Poverty is one of the major sustainability issues itself and the one most influencing other issues. Global population growth, climate, conflict, health and safety conditions, erosion, forest clearing. pollution and many other conditions, all have a strong (positive or negative) relation to the issue of poverty. Every human being has the right to a human worthy life. The primary mechanism of distribution of wealth currently is the remuneration of labour, by which every person should be able to earn a human worthy existence. This standard considers minimum wages as a necessity, but also recognizes that the marketplace determines prices and wages in free competition by the law of demand and supply. However, especially in agriculture and fishery but also in other, mostly labour intensive branches, many small businesses are not able to earn a fair wage by too low prices which they obtain for their products. Therefore this standard includes criteria on fair pay of both wages and products.
The responsible organization considers itself co-responsible for a human worthy existence of its employees and suppliers.
The Oiconomy Standard distinguishes two ways of too low remunerations to enable a person to achieve a human worthy existence: fair payment for labour and fair payment for products.
Regarding labour, income differences are necessary because some talents are scarce, because responsibility and taking of personal risks may be rewarded and because financial rewards represent an important motivation and stimulate initiative and development. Too high rewards however are harmful because they stimulate people, mostly decision takers, to prevalent their own interests over the interest of sustainability. In addition, high incomes are withheld from other people and from the sustainability of the organization and too high wages of top management do not bear witness of respect for employees. The standard bases the preventive costs and ESCU’s on the difference between the local fair wage and lowest pay and the ratio between highest and lowest pay within the company. Lacking a good definition of what is “fair” , a standards will be developed based on the practices of the top 20% (and bottom 20%) HDI countries.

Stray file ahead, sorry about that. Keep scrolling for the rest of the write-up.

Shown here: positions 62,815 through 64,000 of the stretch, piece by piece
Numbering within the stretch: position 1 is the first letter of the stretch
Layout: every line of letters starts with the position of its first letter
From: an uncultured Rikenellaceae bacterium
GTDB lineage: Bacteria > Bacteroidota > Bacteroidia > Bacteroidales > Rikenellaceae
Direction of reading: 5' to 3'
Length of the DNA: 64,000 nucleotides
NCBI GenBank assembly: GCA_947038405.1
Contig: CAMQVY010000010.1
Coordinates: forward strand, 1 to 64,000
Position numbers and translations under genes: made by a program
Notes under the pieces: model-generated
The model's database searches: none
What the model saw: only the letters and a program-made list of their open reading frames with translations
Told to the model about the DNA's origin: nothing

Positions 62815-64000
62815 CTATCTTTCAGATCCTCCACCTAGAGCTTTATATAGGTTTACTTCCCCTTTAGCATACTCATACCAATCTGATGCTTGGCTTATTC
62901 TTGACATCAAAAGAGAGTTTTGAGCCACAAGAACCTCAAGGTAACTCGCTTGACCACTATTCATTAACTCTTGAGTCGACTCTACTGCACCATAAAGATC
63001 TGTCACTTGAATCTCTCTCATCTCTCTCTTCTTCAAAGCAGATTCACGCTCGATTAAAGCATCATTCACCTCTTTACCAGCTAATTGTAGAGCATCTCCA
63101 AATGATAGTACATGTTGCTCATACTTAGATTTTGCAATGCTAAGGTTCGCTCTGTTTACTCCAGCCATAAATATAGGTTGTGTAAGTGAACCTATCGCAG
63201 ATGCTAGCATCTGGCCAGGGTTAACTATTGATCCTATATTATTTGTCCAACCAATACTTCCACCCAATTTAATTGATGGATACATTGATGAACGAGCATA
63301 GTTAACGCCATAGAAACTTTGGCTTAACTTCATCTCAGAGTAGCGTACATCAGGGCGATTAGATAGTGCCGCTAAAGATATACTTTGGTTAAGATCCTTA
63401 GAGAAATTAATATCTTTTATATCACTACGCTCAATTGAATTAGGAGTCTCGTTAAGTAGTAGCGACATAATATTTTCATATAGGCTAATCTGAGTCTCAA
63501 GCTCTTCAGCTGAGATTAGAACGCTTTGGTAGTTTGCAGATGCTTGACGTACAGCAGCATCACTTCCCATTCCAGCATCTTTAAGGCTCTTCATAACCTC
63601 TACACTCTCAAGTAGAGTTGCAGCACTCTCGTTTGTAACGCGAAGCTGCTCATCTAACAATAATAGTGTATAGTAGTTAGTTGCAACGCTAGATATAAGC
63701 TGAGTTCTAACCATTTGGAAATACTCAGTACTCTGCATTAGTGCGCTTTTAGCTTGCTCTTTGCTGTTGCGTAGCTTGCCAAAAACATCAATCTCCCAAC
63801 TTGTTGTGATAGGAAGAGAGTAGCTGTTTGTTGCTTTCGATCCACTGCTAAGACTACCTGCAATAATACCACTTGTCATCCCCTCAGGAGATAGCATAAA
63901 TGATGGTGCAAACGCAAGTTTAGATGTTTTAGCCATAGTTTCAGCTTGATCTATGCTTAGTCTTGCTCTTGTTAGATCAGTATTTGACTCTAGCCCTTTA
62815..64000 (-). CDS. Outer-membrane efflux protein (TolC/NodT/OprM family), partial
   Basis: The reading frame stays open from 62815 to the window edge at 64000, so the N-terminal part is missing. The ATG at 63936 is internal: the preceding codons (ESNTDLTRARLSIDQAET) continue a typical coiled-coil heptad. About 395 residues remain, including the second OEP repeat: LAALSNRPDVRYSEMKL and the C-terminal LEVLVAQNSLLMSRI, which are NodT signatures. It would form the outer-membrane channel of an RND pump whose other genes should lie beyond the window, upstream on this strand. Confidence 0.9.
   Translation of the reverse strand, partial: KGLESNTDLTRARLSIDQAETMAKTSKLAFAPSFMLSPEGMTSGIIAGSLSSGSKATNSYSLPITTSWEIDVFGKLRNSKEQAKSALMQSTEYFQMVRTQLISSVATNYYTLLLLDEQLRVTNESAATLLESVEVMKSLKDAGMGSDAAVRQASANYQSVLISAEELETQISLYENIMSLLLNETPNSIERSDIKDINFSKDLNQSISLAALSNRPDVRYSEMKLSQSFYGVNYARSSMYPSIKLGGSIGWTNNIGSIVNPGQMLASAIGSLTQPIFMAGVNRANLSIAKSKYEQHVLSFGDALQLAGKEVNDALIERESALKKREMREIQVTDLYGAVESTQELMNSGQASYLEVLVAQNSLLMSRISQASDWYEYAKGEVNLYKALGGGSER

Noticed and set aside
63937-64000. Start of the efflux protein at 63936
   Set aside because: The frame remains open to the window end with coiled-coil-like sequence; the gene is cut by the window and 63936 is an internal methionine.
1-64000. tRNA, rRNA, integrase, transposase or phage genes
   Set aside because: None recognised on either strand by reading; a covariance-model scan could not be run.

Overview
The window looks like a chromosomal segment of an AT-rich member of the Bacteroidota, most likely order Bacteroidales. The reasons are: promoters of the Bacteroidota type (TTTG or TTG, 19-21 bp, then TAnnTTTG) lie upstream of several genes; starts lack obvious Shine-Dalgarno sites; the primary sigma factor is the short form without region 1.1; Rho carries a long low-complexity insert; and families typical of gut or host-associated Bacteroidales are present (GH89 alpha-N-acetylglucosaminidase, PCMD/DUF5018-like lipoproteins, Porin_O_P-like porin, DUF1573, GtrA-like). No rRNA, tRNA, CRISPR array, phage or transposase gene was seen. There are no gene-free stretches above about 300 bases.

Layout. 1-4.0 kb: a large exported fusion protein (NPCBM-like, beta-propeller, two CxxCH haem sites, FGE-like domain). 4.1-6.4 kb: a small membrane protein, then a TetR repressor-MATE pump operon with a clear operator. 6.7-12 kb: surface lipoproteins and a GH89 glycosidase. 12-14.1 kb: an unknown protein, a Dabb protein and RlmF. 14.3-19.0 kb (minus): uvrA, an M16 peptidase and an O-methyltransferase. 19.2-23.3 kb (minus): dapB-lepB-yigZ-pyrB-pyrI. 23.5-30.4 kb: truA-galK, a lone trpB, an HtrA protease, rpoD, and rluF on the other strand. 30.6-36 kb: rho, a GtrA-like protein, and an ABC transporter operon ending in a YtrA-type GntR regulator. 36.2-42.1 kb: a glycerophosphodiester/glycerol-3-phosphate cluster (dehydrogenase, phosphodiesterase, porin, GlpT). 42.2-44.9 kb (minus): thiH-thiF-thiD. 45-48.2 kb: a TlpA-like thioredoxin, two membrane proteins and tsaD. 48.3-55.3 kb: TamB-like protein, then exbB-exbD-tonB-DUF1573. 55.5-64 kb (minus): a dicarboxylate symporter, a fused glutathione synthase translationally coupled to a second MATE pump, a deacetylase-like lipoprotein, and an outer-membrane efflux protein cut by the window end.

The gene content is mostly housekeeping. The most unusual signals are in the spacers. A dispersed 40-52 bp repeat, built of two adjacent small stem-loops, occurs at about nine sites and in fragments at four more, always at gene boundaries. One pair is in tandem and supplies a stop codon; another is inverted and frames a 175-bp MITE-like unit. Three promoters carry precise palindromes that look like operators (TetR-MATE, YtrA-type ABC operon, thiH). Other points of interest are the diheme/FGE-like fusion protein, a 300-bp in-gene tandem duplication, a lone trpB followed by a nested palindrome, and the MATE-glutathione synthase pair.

Regarding fair payment for products, the Oiconomy Standard requires a responsible company, buying from small suppliers, to analyse the typical income per hour of the supplier making the relevant product and bases the preventive costs and ESCU’s on the difference between that typical income and the local fair wage.
Other economical issues addressed by the Oiconomy Standard are some evident causes of the financial crisis such as unresponsible financing and risk taking and some common and unfair tax avoidance practices.»» back to parent page Types of unsustainability